Doctor Who? Griggs and the Witch Trials

“In the latter end of the year 1691, Mr. Samuel Parris, Pastor of the Church of Salem Village, had a Daughter of Nine, and a Niece of about Eleven years of Age, sadly Afflicted of they knew not what Distempers; and he made his application to Physicians, yet still they grew worse: And at length, one Physician gave his opinion, that they were under an Evil Hand. This the Neighbors quickly took up, and concluded they were bewitched.”
-Rev. John Hale, A Modest Inquiry into the Nature of Witchcraft

The story of the Salem Witch Trials describes a scene of young girls rolling on the floor, screaming in pain, and shouting at specters. A doctor visits and declares that witchcraft has caused these strange afflictions. The hunt for witches begins.
But what is the real scene and who is this doctor? No one knows. Primary sources give vague details on these first afflictions and never name the doctor who diagnosed witchcraft. There also remains a question of how soon after the start of the afflictions was the diagnosis of bewitchment and which person determined the nature of the girls’ suffering.

The first instinct of Rev. Parris and his wife were to pray for their daughter Betty and niece Abigail Williams when the afflictions began, but they also consulted local physicians. Rev. Hale’s account written in 1697 implies several doctors visited the Parris home to check on the girls before one ultimately diagnosed witchcraft. Without a source confirming the name of the doctor, speculation points to William Griggs, a physician living on the Salem Village-Beverly line. Every history of Salem that names the physician uses Griggs, as he was the only physician in the area of the afflicted in 1692, so this post is to give a biography made of the little information known about this man whose words start almost every narrative of the Salem Witch Trials.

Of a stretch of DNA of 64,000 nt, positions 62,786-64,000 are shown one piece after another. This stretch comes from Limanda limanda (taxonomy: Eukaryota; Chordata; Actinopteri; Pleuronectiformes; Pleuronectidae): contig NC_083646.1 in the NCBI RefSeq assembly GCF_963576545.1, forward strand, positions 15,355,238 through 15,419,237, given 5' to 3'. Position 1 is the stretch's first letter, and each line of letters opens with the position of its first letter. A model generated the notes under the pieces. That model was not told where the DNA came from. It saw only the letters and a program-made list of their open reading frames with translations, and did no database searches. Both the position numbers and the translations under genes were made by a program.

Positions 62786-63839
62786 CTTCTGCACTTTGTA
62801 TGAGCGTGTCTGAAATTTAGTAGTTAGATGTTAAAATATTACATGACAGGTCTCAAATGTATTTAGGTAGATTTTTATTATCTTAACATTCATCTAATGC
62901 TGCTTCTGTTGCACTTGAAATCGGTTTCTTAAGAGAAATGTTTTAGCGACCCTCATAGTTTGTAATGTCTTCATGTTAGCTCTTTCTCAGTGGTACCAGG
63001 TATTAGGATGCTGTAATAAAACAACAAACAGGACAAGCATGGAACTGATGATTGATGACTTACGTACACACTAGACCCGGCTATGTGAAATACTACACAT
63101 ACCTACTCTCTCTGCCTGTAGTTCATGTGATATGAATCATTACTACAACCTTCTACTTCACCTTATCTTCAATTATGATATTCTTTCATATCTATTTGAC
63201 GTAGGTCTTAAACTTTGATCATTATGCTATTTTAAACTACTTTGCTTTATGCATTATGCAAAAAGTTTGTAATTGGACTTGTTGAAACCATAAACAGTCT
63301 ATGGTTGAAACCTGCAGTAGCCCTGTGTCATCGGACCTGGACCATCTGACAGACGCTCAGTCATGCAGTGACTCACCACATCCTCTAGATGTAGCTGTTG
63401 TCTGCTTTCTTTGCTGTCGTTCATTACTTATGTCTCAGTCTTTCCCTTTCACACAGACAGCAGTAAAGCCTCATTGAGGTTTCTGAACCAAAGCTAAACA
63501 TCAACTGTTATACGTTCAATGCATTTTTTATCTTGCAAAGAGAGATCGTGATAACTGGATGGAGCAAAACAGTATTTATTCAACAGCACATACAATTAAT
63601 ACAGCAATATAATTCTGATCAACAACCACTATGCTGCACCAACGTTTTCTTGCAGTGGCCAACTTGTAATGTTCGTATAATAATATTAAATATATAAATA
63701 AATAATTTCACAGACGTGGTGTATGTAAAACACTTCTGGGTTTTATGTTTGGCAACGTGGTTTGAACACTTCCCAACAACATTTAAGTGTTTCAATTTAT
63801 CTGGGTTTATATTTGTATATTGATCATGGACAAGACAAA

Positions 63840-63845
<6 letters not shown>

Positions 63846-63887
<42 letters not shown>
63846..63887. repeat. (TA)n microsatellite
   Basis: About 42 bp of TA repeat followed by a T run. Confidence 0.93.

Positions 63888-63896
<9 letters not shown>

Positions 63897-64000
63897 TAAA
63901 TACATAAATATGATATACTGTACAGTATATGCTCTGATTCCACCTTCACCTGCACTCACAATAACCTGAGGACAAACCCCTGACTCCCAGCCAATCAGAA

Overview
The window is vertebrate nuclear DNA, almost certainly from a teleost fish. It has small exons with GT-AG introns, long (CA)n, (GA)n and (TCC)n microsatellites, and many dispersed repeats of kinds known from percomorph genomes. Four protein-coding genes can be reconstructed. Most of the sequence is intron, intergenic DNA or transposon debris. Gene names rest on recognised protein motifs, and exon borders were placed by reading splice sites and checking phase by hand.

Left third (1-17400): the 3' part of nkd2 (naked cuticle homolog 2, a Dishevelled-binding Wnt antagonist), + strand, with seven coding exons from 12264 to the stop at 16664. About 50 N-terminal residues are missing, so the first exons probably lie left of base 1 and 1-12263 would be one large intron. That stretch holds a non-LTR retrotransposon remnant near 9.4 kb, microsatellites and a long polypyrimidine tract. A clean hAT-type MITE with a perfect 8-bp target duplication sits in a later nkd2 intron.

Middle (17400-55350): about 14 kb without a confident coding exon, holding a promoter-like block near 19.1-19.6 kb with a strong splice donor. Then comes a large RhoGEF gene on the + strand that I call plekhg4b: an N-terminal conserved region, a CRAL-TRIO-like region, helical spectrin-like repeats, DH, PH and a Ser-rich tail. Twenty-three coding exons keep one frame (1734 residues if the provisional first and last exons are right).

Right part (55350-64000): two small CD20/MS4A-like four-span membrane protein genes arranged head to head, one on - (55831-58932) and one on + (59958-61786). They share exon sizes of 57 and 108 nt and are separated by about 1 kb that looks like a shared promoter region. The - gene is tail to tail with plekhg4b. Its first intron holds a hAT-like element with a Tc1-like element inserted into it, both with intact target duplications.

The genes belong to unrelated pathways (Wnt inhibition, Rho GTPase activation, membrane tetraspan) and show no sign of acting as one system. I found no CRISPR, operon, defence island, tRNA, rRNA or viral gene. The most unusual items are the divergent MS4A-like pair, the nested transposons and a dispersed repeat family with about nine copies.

William Griggs (?-1698) was in his late 70s in 1692. His second wife Rachel Hubbard was in her mid-sixties. They married in 1657. After their marriage they lived in Rumney Marsh (present day Revere, MA) and Boston before moving to Salem Village by 1690. Rachel was a member of Boston’s First Church, the same church Samuel Parris belonged to when he lived in Boston until 1689. As far as his medical training, Griggs was probably self-taught and he worked to establish his practice in Salem Village where he possibly diagnosed the bewitchment of Betty Parris and Abigail Williams.

Shortly after the diagnosis, two other girls began to suffer: Ann Putnam Jr. and Elizabeth Hubbard. Elizabeth worked for Isaac Griggs, William’s son from his first marriage, in Boston until Isaac died in 1689. She moved to the home of her great-aunt, Rachel Griggs to work as a maid for her relatives. Coincidentally, an accuser lived in the home of the man who (probably) confirmed the suspicions of witchcraft.